Rosendale did not win that year—he scored 7th—and has become a stalwart coach for subsequent teams, assisting U.S. candidates to take silver in 2015 and America’s first-ever gold in 2017.
“Although I loved The Greenbrier, I left there in 2013 because my wife and I wanted to move closer to a metropolitan area to offer our three children more.” He chose Leesburg. “I was quite popular when I first moved into my neighborhood. Even on Thanksgiving Day neighbors were asking me how to spatchcock a turkey, and gathered around to watch, like a cooking demo,” he laughed.
Now 42, Rosendale operates two businesses: Roots 657 Restaurant and Market and the Rosendale Collective, offering cooking classes and events around the world. At Roots, you’ll find a delightful selection of everyday casual-fare soups, all-natural hamburgers, smoked meats, freshly-baked breads, and from-scratch desserts. “Simple, fresh and local, it’s not intimidating, yet you can tell that the quality is there,” he said.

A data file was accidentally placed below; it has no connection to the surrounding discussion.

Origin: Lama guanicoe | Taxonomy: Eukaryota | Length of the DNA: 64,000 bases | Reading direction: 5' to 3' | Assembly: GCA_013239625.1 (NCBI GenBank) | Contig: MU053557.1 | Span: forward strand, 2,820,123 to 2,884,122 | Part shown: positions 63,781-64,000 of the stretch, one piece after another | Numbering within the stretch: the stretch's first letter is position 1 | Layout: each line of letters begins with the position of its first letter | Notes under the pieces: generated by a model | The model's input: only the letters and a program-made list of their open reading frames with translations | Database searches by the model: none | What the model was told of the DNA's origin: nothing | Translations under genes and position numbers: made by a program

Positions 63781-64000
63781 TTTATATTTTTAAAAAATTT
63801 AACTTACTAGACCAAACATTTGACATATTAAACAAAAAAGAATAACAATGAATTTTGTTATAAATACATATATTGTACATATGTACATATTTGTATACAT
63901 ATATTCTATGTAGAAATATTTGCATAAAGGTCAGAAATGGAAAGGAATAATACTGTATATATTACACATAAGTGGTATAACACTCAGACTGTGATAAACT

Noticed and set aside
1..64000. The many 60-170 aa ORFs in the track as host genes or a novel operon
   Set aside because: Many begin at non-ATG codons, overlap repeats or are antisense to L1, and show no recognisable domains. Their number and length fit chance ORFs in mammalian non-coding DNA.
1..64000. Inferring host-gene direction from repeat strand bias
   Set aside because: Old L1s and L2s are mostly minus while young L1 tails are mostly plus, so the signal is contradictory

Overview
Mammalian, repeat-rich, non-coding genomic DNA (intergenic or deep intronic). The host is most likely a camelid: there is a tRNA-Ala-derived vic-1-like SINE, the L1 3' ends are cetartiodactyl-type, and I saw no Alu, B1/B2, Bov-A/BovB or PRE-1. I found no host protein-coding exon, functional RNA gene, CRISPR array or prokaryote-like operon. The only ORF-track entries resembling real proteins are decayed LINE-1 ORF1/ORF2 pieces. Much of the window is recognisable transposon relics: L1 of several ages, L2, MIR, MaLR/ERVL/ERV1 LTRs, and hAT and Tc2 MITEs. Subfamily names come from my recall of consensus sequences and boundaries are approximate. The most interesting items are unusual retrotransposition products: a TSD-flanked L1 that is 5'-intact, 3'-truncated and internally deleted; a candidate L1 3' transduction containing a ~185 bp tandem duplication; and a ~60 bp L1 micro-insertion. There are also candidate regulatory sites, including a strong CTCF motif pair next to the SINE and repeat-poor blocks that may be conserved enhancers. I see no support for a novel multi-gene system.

“People were surprised when I opened Roots; they thought I’d open another high-end, fine dining restaurant. But I’ve done so much of that. I wanted a restaurant that wasn’t ego-driven. Roots is a great venue to use my reach and platform to benefit people in my own region. There aren’t many places where you have that personal interaction with the chef.”